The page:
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Unformatted text preview: cessor can be switched to virtual-8086 mode to run 8086 programs. This mode also duplicates the execution environment of the Intel 8086 processor, with extensions. In virtual-8086 mode, an 8086 program runs as a separate protectedmode task. Legacy 8086 programs are thus able to run under an operating system (such as Microsoft Windows*) that takes advantage of protected mode and to use protected-mode facilities, such as the protected-mode interrupt- and exception-handling facilities. Protected-mode multitasking permits multiple virtual-8086 mode tasks (with each task running a separate 8086 program) to be run on the processor along with other nonvirtual-8086 mode tasks. This section describes both the basic real-address mode execution environment and the virtual8086-mode execution environment, available on the Intel Architecture processors beginning with the Intel386™ processor. 16.1. REAL-ADDRESS MODE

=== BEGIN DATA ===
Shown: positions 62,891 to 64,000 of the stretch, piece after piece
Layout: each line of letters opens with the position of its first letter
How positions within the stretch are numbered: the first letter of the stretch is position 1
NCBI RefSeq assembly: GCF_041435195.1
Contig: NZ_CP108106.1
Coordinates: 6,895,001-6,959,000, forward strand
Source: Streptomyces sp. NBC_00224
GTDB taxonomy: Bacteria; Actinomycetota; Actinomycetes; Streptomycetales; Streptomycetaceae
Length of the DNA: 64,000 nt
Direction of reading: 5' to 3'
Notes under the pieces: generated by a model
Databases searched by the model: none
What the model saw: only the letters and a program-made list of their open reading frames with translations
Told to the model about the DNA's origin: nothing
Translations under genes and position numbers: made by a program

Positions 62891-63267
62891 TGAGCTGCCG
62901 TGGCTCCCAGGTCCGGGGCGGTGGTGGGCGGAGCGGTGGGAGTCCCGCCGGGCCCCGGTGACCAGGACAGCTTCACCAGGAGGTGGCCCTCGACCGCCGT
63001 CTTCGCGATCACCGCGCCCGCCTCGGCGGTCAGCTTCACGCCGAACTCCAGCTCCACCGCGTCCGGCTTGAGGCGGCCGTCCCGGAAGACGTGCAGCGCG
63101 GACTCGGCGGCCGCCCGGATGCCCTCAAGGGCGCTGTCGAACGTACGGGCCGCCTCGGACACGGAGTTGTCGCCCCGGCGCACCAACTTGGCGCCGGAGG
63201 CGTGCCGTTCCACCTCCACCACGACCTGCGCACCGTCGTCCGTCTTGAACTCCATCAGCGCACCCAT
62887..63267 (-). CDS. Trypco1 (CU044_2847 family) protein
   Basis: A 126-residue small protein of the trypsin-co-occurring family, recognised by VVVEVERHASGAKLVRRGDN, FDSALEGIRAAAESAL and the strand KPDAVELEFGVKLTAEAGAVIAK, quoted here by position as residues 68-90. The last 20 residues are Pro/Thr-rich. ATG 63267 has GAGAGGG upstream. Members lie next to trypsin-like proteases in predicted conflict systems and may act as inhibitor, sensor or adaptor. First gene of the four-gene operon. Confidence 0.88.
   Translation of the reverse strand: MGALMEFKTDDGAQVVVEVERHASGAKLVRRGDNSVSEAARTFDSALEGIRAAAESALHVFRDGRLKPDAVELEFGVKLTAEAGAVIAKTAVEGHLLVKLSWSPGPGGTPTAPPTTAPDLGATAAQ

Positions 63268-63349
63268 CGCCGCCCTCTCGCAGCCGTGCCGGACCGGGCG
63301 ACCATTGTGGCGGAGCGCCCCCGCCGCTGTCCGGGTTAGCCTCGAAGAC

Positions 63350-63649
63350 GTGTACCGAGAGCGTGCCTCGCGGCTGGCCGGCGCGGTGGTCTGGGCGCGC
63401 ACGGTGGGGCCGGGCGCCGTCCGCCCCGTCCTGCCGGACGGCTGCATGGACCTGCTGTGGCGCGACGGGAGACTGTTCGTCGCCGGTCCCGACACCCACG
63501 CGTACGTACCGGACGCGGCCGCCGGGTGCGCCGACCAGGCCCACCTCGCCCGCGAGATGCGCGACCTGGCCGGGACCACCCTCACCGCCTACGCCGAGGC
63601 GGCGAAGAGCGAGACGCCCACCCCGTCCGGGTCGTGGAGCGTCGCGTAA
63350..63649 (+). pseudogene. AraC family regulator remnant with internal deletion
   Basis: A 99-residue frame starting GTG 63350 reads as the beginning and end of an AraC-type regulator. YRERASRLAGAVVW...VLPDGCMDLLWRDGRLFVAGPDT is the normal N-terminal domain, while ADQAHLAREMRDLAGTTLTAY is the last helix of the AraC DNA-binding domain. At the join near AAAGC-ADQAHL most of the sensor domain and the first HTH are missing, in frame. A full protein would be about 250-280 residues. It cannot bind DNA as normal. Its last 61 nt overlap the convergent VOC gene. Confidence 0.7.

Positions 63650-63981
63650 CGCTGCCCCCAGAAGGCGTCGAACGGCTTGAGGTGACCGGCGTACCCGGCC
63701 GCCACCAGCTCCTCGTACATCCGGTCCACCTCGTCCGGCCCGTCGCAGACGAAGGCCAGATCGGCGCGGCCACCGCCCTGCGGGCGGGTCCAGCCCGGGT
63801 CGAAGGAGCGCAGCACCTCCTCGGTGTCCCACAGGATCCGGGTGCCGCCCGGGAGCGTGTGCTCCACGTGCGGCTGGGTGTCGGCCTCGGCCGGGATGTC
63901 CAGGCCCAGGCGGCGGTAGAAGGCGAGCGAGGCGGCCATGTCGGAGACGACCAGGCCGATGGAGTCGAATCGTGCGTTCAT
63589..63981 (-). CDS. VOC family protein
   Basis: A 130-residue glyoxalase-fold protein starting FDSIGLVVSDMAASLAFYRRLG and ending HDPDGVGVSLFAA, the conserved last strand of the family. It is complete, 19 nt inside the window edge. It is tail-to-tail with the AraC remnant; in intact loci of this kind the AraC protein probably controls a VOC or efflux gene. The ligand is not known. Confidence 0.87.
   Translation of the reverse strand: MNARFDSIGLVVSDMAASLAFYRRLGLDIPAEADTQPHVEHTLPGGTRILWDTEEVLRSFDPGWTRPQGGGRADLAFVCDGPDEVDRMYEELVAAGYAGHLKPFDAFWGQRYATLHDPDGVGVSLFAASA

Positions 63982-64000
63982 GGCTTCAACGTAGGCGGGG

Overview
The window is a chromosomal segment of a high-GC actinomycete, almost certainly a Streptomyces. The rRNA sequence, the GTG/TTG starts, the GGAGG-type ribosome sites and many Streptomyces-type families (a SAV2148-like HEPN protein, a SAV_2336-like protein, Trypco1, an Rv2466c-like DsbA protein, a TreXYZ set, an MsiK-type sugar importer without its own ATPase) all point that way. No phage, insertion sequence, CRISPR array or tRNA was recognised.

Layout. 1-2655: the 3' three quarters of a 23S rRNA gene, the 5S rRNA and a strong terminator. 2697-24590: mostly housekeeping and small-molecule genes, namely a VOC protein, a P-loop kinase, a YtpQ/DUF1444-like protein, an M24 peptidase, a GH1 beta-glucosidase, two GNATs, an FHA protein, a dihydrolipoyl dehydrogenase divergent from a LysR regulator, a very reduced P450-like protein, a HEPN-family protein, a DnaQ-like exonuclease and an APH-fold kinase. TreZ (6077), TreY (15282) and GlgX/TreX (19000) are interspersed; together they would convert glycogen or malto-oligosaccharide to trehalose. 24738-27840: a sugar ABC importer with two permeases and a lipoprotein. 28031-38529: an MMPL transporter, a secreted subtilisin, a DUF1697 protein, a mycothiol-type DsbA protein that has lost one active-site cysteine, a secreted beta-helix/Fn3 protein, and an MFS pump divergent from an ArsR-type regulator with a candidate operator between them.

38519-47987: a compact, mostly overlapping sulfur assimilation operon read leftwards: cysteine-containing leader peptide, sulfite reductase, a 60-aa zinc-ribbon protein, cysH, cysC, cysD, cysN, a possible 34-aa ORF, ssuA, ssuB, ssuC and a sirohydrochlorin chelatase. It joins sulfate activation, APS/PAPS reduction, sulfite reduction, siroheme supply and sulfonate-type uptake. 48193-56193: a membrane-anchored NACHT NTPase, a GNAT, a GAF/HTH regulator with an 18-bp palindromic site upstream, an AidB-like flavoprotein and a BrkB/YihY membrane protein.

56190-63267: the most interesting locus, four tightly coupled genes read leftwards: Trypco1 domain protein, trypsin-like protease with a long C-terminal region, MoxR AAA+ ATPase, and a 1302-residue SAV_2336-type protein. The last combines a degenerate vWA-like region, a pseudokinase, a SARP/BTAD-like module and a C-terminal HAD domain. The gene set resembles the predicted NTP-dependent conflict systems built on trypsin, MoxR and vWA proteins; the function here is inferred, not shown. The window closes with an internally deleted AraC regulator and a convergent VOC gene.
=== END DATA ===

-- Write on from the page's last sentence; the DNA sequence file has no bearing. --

The Intel Architecture’s real-address mode runs programs written for the Intel 8086, Intel 8088, Intel 80186, and Intel 80188 processors, or for the real-address mode of the Intel 286, Intel386™, Intel486™, Pentium®, Pentium® Pro, Pentium® II, and P6-family processors. The execution environment of the processor in real-address mode is designed to duplicate the execution environment of the Intel 8086 processor. To an 8086 program, a processor operating in real-address mode behaves like a high-speed 8086 processor. The principal features of this architecture are defined in Chapter 3, Basic Execution Environment, of the Intel Architecture Software Developer’s Manual, Volume 1. The following is a summary of the core features of the real-address mode execution environment as would be seen by a program written for the 8086: 16-1 8086 EMULATION • The processor supports a nominal 1-MByte physical address space (refer to Section 16.1.1., “Address Translation in Real-Address Mode” for specific details). This address space is divided into segments, each of which can be up to 64 KBytes in length. The base of a segment is specified with a 16-bit segment selector, which is zero extended to form a 20-bit offset from address 0 in the address space. An operand within a segment is addressed with a 16-bit offset from the base of the segment. A physical address is thus formed by adding the offset to the 20-bit segment base (refer to Section 16.1.1., “Address Translation in Real-Address Mode”). All operands in “native 8086 code” are 8-bit or 16-bit values. (Operand size override prefixes can be used to access 32-bit operands.) Eight 16-bit general-purpose registers are provided: AX, BX, CX, DX, SP, BP, SI, and DI. The extended 32 bit registers (EAX, EBX, ECX, EDX, ESP, EBP, ESI, and EDI) are accessible to programs that explicitly perform a size override operation. Four segment registers are provided: CS, DS, SS, and ES. (The FS and GS registers are accessible to programs that explicitly access them.) The CS register contains the segment selector for the code segment; the DS and ES registers contain segment selectors for data segments; and the SS register contains the segment selector for the stack segment. The 8086 16-bit instruction pointer (IP) is mapped to the lower 16-bits of the EIP register. Note this register is a 32-bit register and unintentional address wrapping may occur. The 16-bit FLAGS register contains status and control flags. (This register is mapped to the 16 least significant bits of the 32-bit EFLAGS register.) All of the Intel 8086 instructions are supported (refer to Section 16.1.3., “Instructions Supported in Real-Address Mode”). A single, 16-bit-wide stack is provided for handling procedure calls and invocations of interrupt and exception handlers. This stack is contained in the stack segment identified with the SS register. The SP (stack pointer) register contains an offset into the stack segment. The stack grows down (toward lower segment offsets) from the stack pointer. The BP (base pointer) register also contains an offset into the stack segment that can be used as a pointer to a parameter list. When a CALL instruction is executed, the processor pushes the current instruction pointer (the 16 least-significant bits of the EIP register and, on far calls, the current value of the CS register) onto the stack. On a return, initiated with a RET instruction, the processor pops the saved instruction pointer from the stack into the EIP register (and CS register on far returns). When an implicit call to an interrupt or exception handler is executed, the processor pushes the EIP, CS, and EFLAGS (low-order 16-bits only) registers onto the stack. On a return from an interrupt or exception handler, initiated with an IRET instruction, the processor pops the saved instruction pointer and EFLAGS image from the stack into the EIP, CS, and EFLAGS registers. A single interrupt table, called the “interrupt vector table” or “interrupt table,” is provided for handling interrupts and exceptions (refer to Figure 16...
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